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Watching the last five minutes of Joy, I finally realized this drama was supposed to be a biopic about some woman who made a gazillion dollars selling stuff on The Shopping Channel. And here I was thinking it was a movie about a mop.

And while I could think of instances in which a mop might make quite a good protagonist – perhaps in an animated children's feature or in an in-depth doc about the tortures of the patent process – this limp and erratic family drama was certainly not one of them.

Every time working-class heroine Joy Mangano (Jennifer Lawrence) defies another doubter or makes another sale, you find yourself saying, "Umm, yeah, but that's just a mop." I have no idea what David O. Russell (Silver Linings Playbook, American Hustle) thinks he is doing here, but a director has really screwed up when an attentive viewer can't tell a movie's subject from its object.

Joy is being billed as a movie about a family business dynasty, but Russell begins by mocking that family. The hard-working Joy supports a big and unhappy crowd whose most dysfunctional member is her mother, Terry (Virginia Madsen), a damaged divorcee who never leaves the bedroom where she watches her soaps. (Sometimes the movie includes melodramatic scenes from the soaps as a joke; this is a bad idea because, by comparison, Joy is not much better.)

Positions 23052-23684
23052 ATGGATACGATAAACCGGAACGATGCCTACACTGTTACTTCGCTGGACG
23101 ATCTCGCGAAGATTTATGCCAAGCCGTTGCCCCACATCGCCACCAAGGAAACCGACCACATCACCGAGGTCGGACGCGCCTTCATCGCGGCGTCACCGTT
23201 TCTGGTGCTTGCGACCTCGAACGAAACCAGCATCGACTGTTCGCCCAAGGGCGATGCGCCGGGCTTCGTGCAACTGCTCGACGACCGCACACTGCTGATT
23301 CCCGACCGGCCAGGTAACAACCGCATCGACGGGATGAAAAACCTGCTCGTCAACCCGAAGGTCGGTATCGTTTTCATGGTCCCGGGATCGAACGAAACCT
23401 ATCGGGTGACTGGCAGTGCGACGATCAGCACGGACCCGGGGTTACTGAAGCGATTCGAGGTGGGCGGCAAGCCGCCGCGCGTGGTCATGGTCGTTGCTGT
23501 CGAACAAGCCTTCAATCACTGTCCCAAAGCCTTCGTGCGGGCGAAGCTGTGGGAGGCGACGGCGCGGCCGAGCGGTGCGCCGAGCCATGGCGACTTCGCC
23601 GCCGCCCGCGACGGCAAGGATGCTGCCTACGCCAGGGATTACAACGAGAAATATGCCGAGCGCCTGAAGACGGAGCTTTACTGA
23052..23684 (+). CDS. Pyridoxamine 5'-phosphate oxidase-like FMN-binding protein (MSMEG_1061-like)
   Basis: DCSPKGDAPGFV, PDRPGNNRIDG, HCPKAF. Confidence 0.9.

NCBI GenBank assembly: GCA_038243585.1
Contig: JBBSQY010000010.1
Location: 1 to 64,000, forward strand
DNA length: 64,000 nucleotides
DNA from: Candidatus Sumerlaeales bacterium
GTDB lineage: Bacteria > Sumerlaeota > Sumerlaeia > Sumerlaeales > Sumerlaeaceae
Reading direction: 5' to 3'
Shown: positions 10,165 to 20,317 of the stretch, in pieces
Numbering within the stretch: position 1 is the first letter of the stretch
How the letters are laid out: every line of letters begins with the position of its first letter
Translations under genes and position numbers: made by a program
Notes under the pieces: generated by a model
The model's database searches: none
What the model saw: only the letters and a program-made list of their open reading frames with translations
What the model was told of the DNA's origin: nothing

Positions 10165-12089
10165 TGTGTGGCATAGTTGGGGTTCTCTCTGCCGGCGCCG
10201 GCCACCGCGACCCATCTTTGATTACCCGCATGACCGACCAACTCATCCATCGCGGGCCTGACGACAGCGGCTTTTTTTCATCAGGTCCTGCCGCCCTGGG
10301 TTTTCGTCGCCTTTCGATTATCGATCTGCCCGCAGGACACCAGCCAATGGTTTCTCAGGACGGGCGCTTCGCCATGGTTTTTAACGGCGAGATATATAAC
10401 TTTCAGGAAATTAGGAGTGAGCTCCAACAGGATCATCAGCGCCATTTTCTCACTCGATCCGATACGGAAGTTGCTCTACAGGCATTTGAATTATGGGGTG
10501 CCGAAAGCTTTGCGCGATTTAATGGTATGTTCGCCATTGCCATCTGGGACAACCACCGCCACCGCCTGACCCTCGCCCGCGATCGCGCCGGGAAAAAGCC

Anyway, there in the comedy bedroom Madsen is doing quite an amusing job playing the wacky TV addict. (The half star is for her.) As her obnoxious ex-husband Rudy, that late-blooming comic Robert De Niro seems all set to join her and, in the role of his wealthy girlfriend, Isabella Rossellini looks like she, too, would happily move in and make funny. But then Russell puts on the brakes and swerves across the road in an attempt to make his exit for an inspiring drama about the American dream.

If his direction is erratic, the script he wrote with Annie Mumolo (Bridesmaids) has gaps you could drive a truck through and dialogue filled with painfully obvious exposition of plot, motive and theme. Every time anyone says anything important they repeat it, just in case you missed the point. The whole thing is narrated by Joy's grandmother except – stop reading now if you think you might actually pay money to see this trainwreck – she dies halfway through, so I guess she's narrating from beyond the grave.

Meanwhile, Lawrence soldiers away, making speeches about the land of opportunity and the importance of being able to toss a mop head straight in the wash, as though she were Norma Rae and this was a cure for cancer.

So, eventually, Joy gets her mop on TV and begins a belated but meteoric rise to business stardom. (Cue an appearance from Bradley Cooper as the slick exec who gives her a break; he seems uncertain as to whether he's a bad guy or a good guy.)

When Joy runs into a bankrupting roadblock, Rudy says his mistake was to ever let her think she was more than a bored housewife peddling her wares to other bored housewives. It's a pretty insulting thing to say to an adult daughter who seems to be one of few family members to hold down a job.

Maybe the geniuses who produced this thing (a long list that includes Mangano herself) thought they could sell her story to the same "bored housewives" who buy her stuff. Perhaps people who make gazillions selling housewares on The Shopping Channel deserve to be honoured; if they do, Joy is not a fitting tribute to Mangano – nor to the mop.